Scholars have used Qing-era elementary schools to shed light on the strengthening Qing state in rural and peripheral areas, and on the increasing participation of non-bureaucratic elites in local public affairs in the form of monetary support and managerial duties. Using county government archives, local gazetteers and county officials' administrative notes, this thesis builds on existing research by providing a case study of Ba County. It explores the understudied question of how elementary schools were promoted and established at the subcounty level, and how the emergence of these schools changed local power dynamics. Chapter one investigates the process through which the court, local officials, and subcounty non-bureaucratic elites together led to the countywide establishment of charity schools in Ba County, all for their own reasons. The court wished to extend the official school system to the subcounty level to select bureaucrats, promote a uniform culture, and carry out moral transformation. Yet the county government of Ba did not manage to formally regulate these schools throughout the nineteenth century. The endorsement of the government was more symbolic. Almost all charity schools in Ba were locally sponsored and managed. For local non-bureaucratic elites, charity schools were not the extension of official schools established for the purpose of imperial interests, but organizations that aimed to provide financial aid to the poor and help to better develop the community. Chapter two shifts its focus to local society and explores how the school expansion changed local power dynamics. There was an anticlerical trend in the process of establishing charity schools. In addition, the community designation of school trustees for limited terms of office became a common way to run charity schools. Compared to having the donors and the donors' descendants operate the schools, the new school trustee system was friendlier to migrants; it allowed them to share the benefits brought by charity schools. By putting trustees in charge of charity schools, the community in fact chose a more open strategy.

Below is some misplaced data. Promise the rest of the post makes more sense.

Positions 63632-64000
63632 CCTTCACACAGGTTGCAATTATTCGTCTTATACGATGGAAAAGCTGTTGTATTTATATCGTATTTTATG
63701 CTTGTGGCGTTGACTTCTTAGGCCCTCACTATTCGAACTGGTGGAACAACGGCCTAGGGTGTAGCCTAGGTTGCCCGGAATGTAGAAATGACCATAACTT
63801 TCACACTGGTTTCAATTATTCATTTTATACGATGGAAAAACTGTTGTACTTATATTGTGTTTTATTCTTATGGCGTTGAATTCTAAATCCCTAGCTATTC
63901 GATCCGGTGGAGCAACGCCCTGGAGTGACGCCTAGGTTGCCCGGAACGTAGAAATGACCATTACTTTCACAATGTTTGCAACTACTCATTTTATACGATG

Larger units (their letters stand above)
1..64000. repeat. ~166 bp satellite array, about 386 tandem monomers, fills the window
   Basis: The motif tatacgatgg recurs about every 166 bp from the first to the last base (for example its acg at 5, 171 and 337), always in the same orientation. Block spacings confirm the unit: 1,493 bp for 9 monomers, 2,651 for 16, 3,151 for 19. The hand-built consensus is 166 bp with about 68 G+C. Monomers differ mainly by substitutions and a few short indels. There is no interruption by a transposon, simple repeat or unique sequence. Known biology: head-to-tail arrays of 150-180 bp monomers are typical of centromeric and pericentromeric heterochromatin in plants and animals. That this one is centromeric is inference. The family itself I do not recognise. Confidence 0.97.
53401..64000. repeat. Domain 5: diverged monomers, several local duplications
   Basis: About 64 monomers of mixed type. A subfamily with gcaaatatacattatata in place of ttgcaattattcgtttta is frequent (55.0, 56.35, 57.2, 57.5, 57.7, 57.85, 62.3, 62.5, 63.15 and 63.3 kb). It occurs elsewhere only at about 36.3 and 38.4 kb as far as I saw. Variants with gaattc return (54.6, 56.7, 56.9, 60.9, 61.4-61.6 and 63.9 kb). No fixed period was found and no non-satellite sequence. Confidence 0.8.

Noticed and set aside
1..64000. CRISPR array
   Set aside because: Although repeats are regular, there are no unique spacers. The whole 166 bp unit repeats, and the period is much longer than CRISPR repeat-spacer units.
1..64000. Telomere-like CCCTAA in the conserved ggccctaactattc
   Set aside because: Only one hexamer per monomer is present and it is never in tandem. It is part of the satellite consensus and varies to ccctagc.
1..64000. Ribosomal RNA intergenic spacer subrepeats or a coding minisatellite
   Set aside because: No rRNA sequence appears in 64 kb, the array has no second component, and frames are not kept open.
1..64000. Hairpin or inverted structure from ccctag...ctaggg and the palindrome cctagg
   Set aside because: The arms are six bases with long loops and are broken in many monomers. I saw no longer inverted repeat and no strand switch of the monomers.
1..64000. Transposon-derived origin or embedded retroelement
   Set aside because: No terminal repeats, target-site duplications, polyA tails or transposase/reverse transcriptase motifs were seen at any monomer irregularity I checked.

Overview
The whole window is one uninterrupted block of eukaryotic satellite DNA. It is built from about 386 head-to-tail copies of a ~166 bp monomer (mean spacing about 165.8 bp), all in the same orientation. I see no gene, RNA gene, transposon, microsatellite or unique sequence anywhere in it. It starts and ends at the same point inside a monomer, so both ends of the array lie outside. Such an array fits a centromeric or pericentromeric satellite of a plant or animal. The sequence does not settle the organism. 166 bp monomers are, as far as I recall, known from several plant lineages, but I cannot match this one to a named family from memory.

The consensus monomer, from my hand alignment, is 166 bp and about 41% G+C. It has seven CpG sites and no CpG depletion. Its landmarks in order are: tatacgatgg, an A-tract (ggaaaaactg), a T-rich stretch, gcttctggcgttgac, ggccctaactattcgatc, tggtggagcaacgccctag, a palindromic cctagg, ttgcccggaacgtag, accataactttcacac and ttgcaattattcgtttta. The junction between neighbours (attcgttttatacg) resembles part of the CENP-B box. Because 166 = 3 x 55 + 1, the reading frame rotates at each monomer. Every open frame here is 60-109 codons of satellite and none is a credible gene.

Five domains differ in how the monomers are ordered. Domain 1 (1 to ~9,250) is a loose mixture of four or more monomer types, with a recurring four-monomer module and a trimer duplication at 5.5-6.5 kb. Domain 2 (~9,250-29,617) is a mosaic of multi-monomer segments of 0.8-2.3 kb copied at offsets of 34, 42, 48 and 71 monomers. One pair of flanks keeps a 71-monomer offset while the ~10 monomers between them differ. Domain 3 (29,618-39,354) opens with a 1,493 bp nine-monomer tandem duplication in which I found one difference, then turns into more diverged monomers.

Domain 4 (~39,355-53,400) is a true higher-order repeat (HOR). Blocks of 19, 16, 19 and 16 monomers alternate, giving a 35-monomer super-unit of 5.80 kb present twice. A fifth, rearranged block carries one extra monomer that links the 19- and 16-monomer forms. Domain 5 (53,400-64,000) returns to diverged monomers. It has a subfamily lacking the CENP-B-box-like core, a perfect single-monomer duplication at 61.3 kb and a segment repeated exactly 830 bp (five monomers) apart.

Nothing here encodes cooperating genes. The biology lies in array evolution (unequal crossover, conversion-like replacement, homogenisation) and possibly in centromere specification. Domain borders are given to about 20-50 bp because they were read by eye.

Copyright is held by the author(s).
This thesis may be printed or downloaded for non-commercial research and scholarly purposes.
Supervisor or Senior Supervisor
Thesis advisor: Brown, Jeremy
Member of collection